Meeting New TBA Margin Requirements: How You Can Prepare
As the March 25, 2019, implementation date approaches for the Financial Industry Regulatory Authority’s (FINRA’s) Rule 4210, firms engaged in to-be-announced (TBA) transactions in the U.S. secondary mortgage market have formidable work to do to prepare for compliance. Rule 4210, which aims to reduce counterparty credit risk by setting new requirements for daily calculation and posting of margin, will demand systems upgrades and new documentation, and now is not too early to get started.
By Amy Caruso
FINRA 4210 in brief
TBA transactions provide significant funding and liquidity for the U.S. mortgage market. According to FINRA’s 2016 TRACE Monthly Volume Report, the average daily par value of TBAs that year was approximately $194 billion.
Rule 4210 requires U.S.-registered broker-dealers to collect margin on TBA transactions.
In addition, if any required margin is not collected by the close of the following business day, the respective broker-dealer will have to deduct that amount from the firm’s regulatory net capital.
The rule has two parts: 1) credit risk limits to be assigned, which were put in place before December 15, 2016, and 2) margin calculation and collection and net capital impact, which must be implemented by March 25, 2019.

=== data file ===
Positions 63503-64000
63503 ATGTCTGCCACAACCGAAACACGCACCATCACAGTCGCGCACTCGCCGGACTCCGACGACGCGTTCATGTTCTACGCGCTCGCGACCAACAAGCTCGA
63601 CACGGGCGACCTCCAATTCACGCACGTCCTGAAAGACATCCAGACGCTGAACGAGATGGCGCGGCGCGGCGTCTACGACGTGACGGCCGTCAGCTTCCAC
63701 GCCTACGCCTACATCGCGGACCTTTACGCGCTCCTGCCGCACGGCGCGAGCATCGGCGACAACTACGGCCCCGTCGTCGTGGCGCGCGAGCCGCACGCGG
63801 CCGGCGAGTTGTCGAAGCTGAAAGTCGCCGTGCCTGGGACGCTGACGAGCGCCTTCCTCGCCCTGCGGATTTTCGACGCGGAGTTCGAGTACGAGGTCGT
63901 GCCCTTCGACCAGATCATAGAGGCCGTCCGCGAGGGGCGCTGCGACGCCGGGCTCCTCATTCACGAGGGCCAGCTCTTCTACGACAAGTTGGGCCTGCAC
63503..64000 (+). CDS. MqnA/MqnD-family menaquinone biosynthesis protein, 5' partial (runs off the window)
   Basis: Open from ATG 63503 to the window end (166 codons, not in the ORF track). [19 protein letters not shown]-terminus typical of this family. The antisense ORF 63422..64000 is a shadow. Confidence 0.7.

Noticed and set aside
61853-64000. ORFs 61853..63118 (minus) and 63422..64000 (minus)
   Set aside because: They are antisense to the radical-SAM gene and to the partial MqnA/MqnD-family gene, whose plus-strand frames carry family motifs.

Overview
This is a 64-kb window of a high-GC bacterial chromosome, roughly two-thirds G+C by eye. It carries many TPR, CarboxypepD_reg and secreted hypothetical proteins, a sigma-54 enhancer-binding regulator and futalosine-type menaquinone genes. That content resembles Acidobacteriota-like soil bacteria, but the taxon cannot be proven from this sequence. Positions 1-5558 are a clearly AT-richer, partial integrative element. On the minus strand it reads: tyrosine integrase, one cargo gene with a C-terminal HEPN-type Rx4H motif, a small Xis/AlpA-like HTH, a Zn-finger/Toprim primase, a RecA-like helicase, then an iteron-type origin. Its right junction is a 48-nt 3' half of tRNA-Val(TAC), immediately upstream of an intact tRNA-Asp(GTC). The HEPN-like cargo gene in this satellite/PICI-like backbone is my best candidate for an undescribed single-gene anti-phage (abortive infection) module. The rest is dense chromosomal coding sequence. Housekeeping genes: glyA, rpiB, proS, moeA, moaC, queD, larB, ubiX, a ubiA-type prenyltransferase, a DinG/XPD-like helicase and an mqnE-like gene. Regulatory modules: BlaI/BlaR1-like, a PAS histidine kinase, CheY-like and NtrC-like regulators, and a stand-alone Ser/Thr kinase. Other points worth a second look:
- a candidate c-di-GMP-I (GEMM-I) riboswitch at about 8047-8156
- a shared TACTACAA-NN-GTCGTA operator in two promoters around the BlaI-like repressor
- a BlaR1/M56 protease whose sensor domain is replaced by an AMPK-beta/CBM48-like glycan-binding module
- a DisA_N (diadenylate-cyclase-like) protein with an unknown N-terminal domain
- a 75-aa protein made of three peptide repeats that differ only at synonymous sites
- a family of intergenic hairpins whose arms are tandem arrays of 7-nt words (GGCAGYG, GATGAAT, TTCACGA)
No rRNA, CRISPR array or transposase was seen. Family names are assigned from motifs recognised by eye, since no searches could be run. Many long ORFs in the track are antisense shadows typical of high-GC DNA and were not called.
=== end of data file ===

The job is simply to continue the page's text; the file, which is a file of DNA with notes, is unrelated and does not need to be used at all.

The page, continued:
Daunting impacts on broker-dealers’ counterparties
Collecting margin is a routine process for most broker-dealers. After all, those that are swap dealers or even broker-dealers facing off to swap dealers have been calculating derivatives mark to market (MTM) and posting margin for quite some time--and with even more rigor since the global uncleared margin rules began to take effect in September 2016.
However, some entities that face the broker-dealers – and even some broker-dealers directly subjected to Rule 4210 - may have never calculated TBA MTMs in the past nor processed a margin call settlement. These processes can be quite daunting for firms that lack both the infrastructure to perform these daily tasks and the capacity to scale their derivatives middle office for the expected increase of TBA margin volume.
In addition, because it affects their liquidity, having to post margin to a TBA broker-dealer may negatively impact investment performance for these counterparties.
Documentation for each transaction
Under Rule 4210 each TBA transaction will be governed by documentation such as a Master Securities Financial Transaction Agreement (MSFTA). This document outlines the terms of the transaction, including margin calculation, margin posting and collection, and dispute resolution. For new MSFTAs, the documents will be necessary to manage counterparty relationships, and if existing MSFTAs are in place, updates may be needed to align with the new rules.
A checklist for successful implementation
Firms can smooth their path to Rule 4210 implementation through careful preparation on multiple fronts. The following checklist can help organize these efforts.